Attack of the Killer Fungi: Rising Threat Worries Scientists
An unprecedented number of diseases caused by fungi have been causing some of the most severe die-offs and extinctions ever witnessed in wild species and jeopardizing crops to boot, scientists now report.
Fungi are wiping out amphibians on several continents, decimating bats in eastern North America, contributing to the disappearance of bees dubbed colony collapse disorder, and killing corals and sea turtles.
They are even threatening humans, if indirectly, by attacking crops. Fungi and fungilike organisms called oomycetes can cause significant losses to rice, wheat, maize, potatoes and soybeans, according to the researchers who write that the problems “vary regionally but pose a current and growing threat to food security.”
To determine if fungi are causing more diseases and extinctions among plants and animals, the team, led by Matthew Fisher at the Imperial College London, combed through years of scientific reports.
This technique was tricky because diseases and their effects can be difficult to spot in plants and animals. It is also possible that increasing awareness of disease-causing fungi may have led to more reports, they note. With these caveats, they conclude that the data do support the idea that fungi pose a greater threat to plant and animal biodiversity than other pathogens, and the threat is increasing.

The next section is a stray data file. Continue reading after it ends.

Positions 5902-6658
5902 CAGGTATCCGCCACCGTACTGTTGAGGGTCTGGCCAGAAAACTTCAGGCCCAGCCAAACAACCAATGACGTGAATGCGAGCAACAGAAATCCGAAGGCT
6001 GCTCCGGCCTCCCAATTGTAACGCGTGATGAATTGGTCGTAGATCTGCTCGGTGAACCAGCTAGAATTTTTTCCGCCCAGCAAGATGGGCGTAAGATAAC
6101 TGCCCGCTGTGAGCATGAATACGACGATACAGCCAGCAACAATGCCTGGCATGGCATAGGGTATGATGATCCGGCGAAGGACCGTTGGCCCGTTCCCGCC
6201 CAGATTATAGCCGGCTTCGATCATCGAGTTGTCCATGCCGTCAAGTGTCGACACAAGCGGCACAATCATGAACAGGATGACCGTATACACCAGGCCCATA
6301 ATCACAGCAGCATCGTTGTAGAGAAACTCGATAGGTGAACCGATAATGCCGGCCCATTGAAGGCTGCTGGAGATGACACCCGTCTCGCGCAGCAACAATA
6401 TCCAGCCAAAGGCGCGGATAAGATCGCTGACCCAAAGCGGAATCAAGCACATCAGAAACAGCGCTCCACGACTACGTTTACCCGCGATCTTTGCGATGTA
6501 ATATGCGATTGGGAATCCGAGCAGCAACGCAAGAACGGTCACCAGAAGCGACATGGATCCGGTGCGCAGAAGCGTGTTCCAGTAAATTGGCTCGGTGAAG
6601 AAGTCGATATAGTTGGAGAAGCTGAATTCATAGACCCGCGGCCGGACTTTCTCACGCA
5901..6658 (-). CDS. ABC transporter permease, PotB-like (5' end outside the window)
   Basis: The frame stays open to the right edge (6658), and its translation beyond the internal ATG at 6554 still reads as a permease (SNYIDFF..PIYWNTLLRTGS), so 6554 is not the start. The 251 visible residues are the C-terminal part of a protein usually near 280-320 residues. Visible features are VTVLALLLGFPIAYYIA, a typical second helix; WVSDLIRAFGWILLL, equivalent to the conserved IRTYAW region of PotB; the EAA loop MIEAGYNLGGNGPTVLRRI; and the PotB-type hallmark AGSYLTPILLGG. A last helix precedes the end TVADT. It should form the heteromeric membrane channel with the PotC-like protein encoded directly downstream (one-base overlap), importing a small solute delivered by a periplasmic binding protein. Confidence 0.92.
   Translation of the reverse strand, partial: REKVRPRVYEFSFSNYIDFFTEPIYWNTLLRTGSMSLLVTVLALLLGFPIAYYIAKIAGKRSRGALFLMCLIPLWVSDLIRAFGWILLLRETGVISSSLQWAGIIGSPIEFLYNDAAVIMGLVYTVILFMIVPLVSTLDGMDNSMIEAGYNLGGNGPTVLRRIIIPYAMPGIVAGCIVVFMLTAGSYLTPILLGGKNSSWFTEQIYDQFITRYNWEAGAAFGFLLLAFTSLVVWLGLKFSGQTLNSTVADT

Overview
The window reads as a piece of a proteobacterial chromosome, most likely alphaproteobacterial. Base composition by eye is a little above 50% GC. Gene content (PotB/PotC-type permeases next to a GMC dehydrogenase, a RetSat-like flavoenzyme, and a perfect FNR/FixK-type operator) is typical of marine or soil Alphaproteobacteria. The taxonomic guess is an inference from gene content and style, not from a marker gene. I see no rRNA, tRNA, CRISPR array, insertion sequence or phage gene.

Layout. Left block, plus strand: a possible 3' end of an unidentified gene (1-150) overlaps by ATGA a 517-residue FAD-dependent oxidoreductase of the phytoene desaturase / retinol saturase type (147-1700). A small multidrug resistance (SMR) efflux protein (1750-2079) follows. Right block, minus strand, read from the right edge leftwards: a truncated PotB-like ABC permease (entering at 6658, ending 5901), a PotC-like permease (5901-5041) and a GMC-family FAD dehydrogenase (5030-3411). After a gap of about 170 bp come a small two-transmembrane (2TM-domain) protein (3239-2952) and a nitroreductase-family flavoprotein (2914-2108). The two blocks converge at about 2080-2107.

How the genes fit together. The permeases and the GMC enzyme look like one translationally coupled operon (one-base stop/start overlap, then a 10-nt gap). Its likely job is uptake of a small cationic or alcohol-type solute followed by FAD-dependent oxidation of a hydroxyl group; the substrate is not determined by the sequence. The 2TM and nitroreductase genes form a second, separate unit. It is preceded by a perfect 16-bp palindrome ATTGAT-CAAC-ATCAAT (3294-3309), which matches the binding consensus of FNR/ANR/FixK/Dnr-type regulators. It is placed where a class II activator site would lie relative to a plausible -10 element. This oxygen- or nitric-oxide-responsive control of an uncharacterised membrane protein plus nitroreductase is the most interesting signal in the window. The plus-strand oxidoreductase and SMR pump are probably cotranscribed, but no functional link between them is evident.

They offer a number of reasons why. When infecting a large, vulnerable population, fungi can spread so quickly that they wipe out the population before the victims become too sparse to limit transmission.
Fungi can also infect a broad spectrum of hosts, although with different degrees of severity. This can lead some, less vulnerable species to become “super spreaders,” carrying a disease that can spread to others, according to the team. Some research suggests the Pacific chorus frog may be playing this role in spreading the chytrid fungus that is driving other amphibians to extinction.
Fungi also travel well. Humans have been spreading them for a long time; for instance, the Irish potato famine is believed to have been caused by the import of potato blight from the Americas. The African clawed frog, a carrier of the chytrid fungus, was transported around the world for use in pregnancy tests. And recent evidence indicates that the fungus linked to the white-nose syndrome arrived in a New York cave from Europe.
Fungi’s genetic flexibility can help them evolve virulence quickly. Fungi can rapidly acquiring the genetic changes necessary to lead to the creation of new pathogens, and pathogenic lines can clone themselves. Humans help this process along by bringing together fungi that can still exchange genes but were once isolated from one another, the researchers write in the April 12 issue of the journal Nature.